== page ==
August, 1627 - in Virginia, the English settlers launch a series of attacks against the Powhatan tribes including Pamunkeys, Weyanocks, Chickahominies              Quiyoughcohannocks, Warraskoyacks, Nansemonds and Chesapeakes.

These attacks did not however get the expected results. The Indians retaliated and made prisoners on the English side. 

Plymouth in 1627
October 1627
 - Ambassador Isaac de Rasieres arrives at Plymouth, appointed by the Dutch colony of New Netherland for a diplomatic and trade mission. It is he who introduces the use of wampum (sacred belt made of beads) as a bargaining chip with the Indian tribes.

He signed with governor William Bradford an agreement for the supply of Dutch goods in exchange for furs.

1627 - A second group of African slaves is landed at Fort Amsterdam (renamed New Amsterdam). It includes in particular three women whose Dorothy Creole who will not delay marrying Paulo of Angola, arrived two years ago.

New Amsterdam was then a muddy village with just about thirty houses and hardly 200 inhabitants. At that time, all the slaves belonged to the Dutch West India Company. Bringing women in the colony aimed to provide wives for men and to allocate inexpensive labor to the toughest chores. 

October 1627 - 
Dutch Governor Isaac De Razieres visits Apatucxet trading post established a few months before by the Plymouth settlers.

The place which was ruled by Caunacum, sachem of Manamet had been spotted from 1621 by the colonists of Plymouth for the fertility of its soils.

1627 Sagamore John, the eldest son of Squaw Sachem who rules the Massachusetts tribes allows the English to settle in Charlestown (Mishawum) which is part of his territory.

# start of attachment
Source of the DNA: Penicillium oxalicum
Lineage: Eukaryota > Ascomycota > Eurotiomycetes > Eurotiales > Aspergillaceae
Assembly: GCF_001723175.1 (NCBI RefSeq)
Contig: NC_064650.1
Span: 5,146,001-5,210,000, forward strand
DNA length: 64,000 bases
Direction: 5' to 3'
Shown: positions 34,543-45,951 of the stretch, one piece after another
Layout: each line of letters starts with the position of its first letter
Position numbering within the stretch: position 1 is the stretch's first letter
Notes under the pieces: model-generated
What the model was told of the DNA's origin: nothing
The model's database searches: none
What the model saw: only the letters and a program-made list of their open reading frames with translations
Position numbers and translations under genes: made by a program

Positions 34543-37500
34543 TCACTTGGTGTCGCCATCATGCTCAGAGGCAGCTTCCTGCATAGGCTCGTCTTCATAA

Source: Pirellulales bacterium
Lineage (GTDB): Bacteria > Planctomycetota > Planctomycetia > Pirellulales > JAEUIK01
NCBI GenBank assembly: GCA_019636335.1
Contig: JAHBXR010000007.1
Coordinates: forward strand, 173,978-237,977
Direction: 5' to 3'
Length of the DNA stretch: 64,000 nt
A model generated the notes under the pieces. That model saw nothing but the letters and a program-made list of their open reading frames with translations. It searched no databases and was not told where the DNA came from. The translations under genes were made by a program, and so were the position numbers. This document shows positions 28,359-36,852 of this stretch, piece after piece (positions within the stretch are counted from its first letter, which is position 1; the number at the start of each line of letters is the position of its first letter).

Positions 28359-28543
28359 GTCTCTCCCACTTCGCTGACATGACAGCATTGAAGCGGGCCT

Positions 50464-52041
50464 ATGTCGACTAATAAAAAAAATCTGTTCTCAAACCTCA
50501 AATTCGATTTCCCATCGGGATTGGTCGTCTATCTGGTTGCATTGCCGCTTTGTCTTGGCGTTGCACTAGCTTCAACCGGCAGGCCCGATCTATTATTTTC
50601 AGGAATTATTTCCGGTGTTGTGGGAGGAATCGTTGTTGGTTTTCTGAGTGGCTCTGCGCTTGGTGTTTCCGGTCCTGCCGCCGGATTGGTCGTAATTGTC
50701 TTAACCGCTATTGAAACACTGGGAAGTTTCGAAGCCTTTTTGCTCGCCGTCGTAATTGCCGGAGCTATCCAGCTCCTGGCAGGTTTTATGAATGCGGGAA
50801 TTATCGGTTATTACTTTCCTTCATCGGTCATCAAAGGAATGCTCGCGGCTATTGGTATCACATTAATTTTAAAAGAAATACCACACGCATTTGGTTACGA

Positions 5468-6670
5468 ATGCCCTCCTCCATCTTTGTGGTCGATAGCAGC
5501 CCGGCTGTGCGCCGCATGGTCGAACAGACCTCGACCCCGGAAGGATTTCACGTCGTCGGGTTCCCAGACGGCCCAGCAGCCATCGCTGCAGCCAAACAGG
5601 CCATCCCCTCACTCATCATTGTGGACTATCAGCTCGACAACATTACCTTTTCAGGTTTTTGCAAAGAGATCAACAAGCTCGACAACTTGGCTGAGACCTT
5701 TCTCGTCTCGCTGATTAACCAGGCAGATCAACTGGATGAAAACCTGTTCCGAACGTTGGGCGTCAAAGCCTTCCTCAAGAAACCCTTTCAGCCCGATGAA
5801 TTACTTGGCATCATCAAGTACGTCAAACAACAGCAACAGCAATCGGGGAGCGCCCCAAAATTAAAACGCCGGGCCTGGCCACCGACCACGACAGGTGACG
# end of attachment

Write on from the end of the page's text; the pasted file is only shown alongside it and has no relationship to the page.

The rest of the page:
Sagamore John (c. 1607 - 1633) real name Wonohaquaham, was the eldest son of the Massachusett leader Nanapashemit and his wife Squaw Sachem. He had two brothers, Mantowampate and Wenepykin who lived respectively at Saugus and Salem.

November 13, 1627 - Virginia Governor Sir George Yardley dies during his term. He is replaced by Sir Francis West.

To increase the number of settlers, the merchants of London, eager to recoup their investments in Virginia made kidnap about 1500 children, among whom some very young, who were sent without delay to the colony.

Francis West (October 28, 1586 - February, 1634) - Deputy governor of Virginia, he was the second son of Thomas West, 2nd Baron De La Warr (1556-1602) from Wherwell Abbey in Hampshire, and Anne Knollys his wife.
It is as captain that he landed for the first time in Jamestown in July, 1608. He returned in 1610 aboard the Mary and Margaret.
He was from 1608 a member of the Governor Council. From 1612 to 1617, he served as commander of Jamestown and was elected representative to be in session in the first Legislative Assembly which took place from July 30 to August 4, 1619, known as the first House of Burgesses appointed by Governor Sir George Yardley.
From 1622, West was promoted Admiral for New England, then Deputy Governor of Virginia from 1627 to 1629 and finally Captain General of Virginia.
He owned lands in Elizabeth City, south of James Knott's plantations.
He died in February, 1634. His older brother Thomas West, 3rd Baron De La Warr had been a governor of the Virginia Company in 1610 and 1611. He had also two younger brothers: John West (1590- c.1659) who was to be Governor of Virginia from 1635 to 1637 and Nathaniel West, Lt. Colonel of Virginia, dead in 1623 at the age of 30.